Class of 2022. Please listen to me closely, when I say we are a life force. We are an ever-changing ball of light and energy that has consistently demonstrated our resilience and strength over the last four years. We have so many things to be proud of. So many accomplishments to be celebrated. And so many moments of joy to be highlighted.

Aden:
The truth is we could stand here for hours listing off everyone's accomplishments over the years.

Maddie:
Aden, you're not getting one, but don't fall asleep on us.

Aden:
Such as the most intelligent science research members.

Maddie:
Especially our women in STEM.

Aden:
And their dedication to the program. Or the talented soccer team, who won championships both their freshman and senior years. We could spend this time reminiscing about the great performances where we begged for Roman Zelman to enter the spotlight, and sat in awe of the elegant choreography of Pippa, Natalie, Catarina, Mary Reeds, Olivia, and Celia. Oh Celia.

Maddie:
We had the honor of hearing and reading senior speeches from Sadie, Taspia, and Stella. I am proud of each of you for sharing your stories. We will go down as the grade that began to fix issues of race, diversity and equity at Packer through the Change Committee. A group of dedicated individuals who proved that we could turn social media activism and Zoom meetings into progress. Powerful leaders of change makers were born out of this class. And it's not only Change Committee where we see leaders in our community. Aden, tell them where we would be without Lucy Anderson and Dana Hillebrecht this year.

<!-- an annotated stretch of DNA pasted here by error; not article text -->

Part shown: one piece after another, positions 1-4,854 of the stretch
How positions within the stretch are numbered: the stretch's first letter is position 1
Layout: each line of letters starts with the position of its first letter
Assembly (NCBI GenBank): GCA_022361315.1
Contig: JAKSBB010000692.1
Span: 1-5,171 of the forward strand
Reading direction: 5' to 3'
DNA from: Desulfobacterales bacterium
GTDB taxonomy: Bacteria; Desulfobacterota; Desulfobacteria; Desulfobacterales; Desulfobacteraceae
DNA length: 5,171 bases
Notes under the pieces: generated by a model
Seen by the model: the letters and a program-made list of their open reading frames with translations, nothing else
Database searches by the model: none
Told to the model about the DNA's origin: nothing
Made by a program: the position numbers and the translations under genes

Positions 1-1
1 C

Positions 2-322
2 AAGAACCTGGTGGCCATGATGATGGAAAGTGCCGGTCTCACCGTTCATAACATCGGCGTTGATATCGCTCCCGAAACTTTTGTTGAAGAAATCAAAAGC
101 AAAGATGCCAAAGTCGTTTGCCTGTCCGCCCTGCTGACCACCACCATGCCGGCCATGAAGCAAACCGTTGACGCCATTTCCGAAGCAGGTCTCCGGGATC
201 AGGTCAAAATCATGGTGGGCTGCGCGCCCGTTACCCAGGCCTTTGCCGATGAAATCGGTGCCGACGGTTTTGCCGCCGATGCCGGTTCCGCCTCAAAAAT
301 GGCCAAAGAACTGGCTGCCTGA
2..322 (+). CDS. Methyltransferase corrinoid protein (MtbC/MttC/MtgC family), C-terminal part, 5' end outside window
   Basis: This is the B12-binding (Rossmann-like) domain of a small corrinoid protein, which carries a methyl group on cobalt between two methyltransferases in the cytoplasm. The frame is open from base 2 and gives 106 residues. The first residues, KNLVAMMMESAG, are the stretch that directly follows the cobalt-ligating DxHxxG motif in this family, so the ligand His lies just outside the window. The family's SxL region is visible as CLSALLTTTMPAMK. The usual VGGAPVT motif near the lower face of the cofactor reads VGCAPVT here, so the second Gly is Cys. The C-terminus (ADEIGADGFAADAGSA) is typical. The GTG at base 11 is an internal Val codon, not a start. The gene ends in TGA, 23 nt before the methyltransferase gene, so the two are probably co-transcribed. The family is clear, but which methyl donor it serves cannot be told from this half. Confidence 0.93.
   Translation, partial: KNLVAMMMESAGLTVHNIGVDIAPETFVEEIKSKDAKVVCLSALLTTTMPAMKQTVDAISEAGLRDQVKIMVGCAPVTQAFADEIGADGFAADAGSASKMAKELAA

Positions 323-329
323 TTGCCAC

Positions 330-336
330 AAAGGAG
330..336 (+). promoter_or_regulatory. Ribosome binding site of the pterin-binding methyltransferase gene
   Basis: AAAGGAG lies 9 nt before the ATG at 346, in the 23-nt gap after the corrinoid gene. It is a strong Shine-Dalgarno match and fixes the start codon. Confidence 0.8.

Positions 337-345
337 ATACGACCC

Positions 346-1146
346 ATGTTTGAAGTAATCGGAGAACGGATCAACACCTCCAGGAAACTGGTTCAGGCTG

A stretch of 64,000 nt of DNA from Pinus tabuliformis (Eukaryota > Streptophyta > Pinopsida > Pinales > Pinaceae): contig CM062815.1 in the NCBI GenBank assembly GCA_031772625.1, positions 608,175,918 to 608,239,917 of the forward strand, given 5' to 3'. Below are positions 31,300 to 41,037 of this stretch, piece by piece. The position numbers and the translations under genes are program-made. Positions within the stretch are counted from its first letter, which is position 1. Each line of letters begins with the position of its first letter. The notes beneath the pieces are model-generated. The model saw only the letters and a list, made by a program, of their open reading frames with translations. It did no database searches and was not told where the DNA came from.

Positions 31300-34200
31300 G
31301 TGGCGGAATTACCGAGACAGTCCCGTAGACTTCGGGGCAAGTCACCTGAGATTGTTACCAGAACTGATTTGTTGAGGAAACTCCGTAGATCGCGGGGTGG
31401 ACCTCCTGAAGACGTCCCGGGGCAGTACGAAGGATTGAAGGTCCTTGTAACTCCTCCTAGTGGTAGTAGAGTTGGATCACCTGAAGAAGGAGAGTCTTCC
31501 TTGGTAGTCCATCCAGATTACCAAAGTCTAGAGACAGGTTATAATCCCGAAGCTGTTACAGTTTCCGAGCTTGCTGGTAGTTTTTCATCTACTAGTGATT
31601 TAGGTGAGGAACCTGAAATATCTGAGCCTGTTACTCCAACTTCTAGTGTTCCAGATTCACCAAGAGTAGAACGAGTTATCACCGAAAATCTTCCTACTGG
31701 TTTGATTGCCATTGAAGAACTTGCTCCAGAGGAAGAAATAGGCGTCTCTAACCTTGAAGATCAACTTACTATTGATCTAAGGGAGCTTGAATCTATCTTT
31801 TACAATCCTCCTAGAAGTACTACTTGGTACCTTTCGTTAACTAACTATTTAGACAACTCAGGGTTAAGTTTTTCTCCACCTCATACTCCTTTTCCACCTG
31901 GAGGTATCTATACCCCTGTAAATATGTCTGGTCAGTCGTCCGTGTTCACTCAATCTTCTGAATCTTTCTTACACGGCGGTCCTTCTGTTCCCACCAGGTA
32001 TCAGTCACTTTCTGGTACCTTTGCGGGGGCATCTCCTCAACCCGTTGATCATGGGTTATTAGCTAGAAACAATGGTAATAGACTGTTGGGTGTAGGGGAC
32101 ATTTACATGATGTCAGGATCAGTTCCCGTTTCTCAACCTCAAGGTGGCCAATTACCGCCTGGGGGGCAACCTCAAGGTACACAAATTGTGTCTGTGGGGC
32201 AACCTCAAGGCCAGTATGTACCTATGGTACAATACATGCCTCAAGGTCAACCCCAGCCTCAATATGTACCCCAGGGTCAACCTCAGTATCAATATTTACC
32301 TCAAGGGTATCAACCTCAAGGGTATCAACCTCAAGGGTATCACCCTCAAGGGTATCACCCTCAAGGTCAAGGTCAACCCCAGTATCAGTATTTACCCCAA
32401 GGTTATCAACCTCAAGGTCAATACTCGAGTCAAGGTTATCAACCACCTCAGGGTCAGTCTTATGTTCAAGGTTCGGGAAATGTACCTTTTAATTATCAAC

Aden:
Prom would've sucked, that's for sure. We've had dozens of people in this class lead lessons, fundraisers and sports events in support of our community. Speaking of sports events, is Alex Bourtin allowed to be here today? It's the simple things like his enthusiasm that make our class special. Like sometimes all a firm pat on the back from Joe French, who shared the excitement of seeing Cole McBeth's college acceptance letters in the student center.

Maddie:
Amazing job, Cole.

Aden:
These are only a few of the things that come to mind when we think of the magic within our class. The people behind me are an incredible group of individuals. To the families that join us today, both in person and streaming that magic would not be possible without you.